Times like these require a different kind of cloud ERP partner - Acumatica's Geoff Ashley explains why

Profile picture for user jreed By Jon Reed March 25, 2020
Summary:
These turbulent times certainly include cloud ERP services partners. How should a modern VAR respond? Geoff Ashley sees two things we must revive: ROI selling and, brace yourself, business process re-engineering - with a remote twist.

man-wants-change

Software vendors tend to portray themselves as the wizards of transformation, here to help their customers change. I push back on that.

I don't care how modern or cloudy the vendor is - a successful cloud project is a group effort. All must change and adapt to get to the finish line. One key player that never gets enough editorial attention: the services partner.

We talk about the project impediments of technical debt and legacy software. Well, services partners can be legacy too - I don't care how shiny and well-known their names are. 

Acumatica's VP of Partner Strategy and Programs, Geoff Ashley, hasn't made that mistake. Ashley is passionate about helping VARs modernize, as you can see from his diginomica series (start with The modern VAR - it's time to transition from professional services to a 21st century business model).

But now is obviously - and suddenly - a very different time for cloud ERP sales. Project delivery is challenged also, though cloud project delivery often has a good-sized remote component. Maintaining our social distancing and then some, I got Ashley on the phone for an update.

I told Ashley about a recent conversation with my mother. She's seen some turbulent times in the U.S, from the Kennedy and MLK assassinations, to the Vietnam War and 9/11. She believes what the U.S. is going through now is the biggest thing we've gone through since World War Two. Ashley said to me: "No disrespect to your mother, I would say this is the biggest thing since the Great Depression."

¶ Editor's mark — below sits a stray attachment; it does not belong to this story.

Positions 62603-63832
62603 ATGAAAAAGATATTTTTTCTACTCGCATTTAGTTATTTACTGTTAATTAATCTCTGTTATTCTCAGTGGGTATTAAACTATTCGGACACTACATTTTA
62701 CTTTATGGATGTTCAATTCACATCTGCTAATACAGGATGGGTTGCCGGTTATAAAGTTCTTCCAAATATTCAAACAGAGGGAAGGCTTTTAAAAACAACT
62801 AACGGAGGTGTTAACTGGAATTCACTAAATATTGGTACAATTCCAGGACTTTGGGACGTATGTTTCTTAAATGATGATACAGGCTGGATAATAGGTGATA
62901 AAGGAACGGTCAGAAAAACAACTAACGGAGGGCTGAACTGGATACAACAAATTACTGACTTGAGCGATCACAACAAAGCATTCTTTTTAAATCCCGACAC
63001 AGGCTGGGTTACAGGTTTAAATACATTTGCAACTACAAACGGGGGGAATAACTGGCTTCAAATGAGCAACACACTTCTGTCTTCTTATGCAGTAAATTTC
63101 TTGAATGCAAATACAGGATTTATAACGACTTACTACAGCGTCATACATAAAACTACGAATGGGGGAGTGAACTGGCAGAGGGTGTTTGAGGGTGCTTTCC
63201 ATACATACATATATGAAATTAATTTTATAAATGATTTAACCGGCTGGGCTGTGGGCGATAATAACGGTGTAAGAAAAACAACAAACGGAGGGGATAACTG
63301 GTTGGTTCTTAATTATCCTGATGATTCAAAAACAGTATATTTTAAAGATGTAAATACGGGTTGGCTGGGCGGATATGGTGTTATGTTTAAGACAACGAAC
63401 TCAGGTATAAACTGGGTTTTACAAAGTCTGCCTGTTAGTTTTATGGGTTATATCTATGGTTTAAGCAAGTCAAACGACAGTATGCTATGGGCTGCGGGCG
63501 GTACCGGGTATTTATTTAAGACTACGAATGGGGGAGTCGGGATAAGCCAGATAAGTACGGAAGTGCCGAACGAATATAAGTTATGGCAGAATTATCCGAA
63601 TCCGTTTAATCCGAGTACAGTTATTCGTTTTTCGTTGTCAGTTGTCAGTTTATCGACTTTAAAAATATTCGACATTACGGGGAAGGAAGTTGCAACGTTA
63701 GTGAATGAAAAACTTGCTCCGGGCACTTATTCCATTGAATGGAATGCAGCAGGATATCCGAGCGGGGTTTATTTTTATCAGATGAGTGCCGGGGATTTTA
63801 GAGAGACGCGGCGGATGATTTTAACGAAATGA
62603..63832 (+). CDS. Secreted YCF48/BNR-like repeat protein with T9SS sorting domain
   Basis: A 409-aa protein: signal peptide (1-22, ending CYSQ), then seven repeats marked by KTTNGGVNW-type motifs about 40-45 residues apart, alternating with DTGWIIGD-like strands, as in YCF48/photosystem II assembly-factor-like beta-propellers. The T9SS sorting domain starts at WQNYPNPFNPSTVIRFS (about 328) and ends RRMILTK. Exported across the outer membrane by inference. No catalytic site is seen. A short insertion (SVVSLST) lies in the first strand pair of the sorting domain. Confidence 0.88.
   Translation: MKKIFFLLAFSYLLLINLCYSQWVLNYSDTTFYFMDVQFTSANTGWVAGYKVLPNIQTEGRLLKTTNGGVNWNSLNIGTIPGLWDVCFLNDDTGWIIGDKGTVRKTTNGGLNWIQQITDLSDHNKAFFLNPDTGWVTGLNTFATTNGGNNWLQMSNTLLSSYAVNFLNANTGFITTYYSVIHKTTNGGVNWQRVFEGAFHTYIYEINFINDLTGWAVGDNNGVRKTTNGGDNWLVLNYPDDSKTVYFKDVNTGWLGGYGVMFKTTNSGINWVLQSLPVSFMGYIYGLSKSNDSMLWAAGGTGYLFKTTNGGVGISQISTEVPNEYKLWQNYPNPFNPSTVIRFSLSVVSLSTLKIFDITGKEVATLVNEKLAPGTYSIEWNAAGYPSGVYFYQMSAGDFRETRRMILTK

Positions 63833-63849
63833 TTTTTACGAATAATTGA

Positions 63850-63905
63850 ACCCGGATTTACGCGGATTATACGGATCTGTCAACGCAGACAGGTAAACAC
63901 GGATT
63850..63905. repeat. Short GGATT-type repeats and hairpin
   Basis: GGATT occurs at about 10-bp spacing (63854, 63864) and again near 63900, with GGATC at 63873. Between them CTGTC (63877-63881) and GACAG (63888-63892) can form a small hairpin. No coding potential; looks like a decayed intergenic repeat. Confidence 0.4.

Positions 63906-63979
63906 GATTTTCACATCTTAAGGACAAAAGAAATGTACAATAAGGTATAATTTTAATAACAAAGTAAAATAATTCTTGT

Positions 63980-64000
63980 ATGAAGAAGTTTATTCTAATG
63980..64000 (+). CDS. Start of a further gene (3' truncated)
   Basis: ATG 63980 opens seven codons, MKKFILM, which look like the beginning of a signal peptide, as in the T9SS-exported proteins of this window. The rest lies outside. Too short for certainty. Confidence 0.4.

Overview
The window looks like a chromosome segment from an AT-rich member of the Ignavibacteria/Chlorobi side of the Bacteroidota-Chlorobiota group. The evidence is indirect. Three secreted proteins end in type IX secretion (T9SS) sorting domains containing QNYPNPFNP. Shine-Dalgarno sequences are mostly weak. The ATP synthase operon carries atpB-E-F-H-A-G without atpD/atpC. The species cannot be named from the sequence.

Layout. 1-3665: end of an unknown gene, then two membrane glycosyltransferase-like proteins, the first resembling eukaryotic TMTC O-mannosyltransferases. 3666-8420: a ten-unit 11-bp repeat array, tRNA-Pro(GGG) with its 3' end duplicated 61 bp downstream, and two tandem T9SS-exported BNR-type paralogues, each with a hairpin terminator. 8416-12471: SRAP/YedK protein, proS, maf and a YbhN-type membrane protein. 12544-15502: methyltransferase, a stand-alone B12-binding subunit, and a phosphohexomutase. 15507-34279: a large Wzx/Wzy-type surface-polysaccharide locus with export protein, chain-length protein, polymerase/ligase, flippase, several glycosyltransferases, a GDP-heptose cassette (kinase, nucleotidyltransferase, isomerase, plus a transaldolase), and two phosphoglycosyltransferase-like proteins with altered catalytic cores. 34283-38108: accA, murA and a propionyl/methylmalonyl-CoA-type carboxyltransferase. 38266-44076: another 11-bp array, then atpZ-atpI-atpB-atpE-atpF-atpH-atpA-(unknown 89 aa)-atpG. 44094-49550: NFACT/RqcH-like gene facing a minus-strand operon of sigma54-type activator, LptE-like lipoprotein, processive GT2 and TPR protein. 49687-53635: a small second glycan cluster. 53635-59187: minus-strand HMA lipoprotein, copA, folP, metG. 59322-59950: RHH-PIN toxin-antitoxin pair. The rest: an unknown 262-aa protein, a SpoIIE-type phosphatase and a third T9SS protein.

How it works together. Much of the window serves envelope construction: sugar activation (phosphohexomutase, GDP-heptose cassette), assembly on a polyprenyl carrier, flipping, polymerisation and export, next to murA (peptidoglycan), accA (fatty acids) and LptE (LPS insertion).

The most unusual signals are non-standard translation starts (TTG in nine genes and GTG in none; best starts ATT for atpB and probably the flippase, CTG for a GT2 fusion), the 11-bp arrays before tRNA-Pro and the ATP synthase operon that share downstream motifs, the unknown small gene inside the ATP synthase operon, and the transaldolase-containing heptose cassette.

The remote surge poses a cloud ERP challenge

That's something for history to (eventually) judge, but here's what I really want to know: what is Ashley hearing from Acumatica's partners? They tend to be a pretty happy and upbeat group, but what about now? And what is he telling them? At the time of our talk, Ashley told me Acumatica was still talking internally on an upcoming announcement planned for customers and partners. That wasn't finalized yet, but he gave me some of his views.

Ashley believes that cloud-based solutions like Acumatica are in a better position to help customers right now, given that users are much more comfortable with accessing cloud ERP remotely, including via their mobile devices. As Ashley said to me:

I've told partners -  as well as customers - the same thing. Whether it's Coronavirus, whether it's a flood, whether it's a hurricane, whether it's a fire, whether it's any kind of natural or unnatural disaster. The fact that Acumatica is positioned the way that it is, makes us absolutely positively unique in our industry, as far as being prepared to help companies either survive during all this, or potentially thrive immediately following it.

I don't think it will be thrive-during-it. But: thriving as we come out of this.

Ashley acknowledges, however, that all ERP vendors - no matter how modern - are going to be challenged by this. Why?

If you think about people working remotely, there's nothing new about that concept. Salespeople have been working remotely since before I got into sales, which was, you know, a millennia ago. And so has customer service, and so has support organizations.

The financial core goes remote - and BPR is back, baby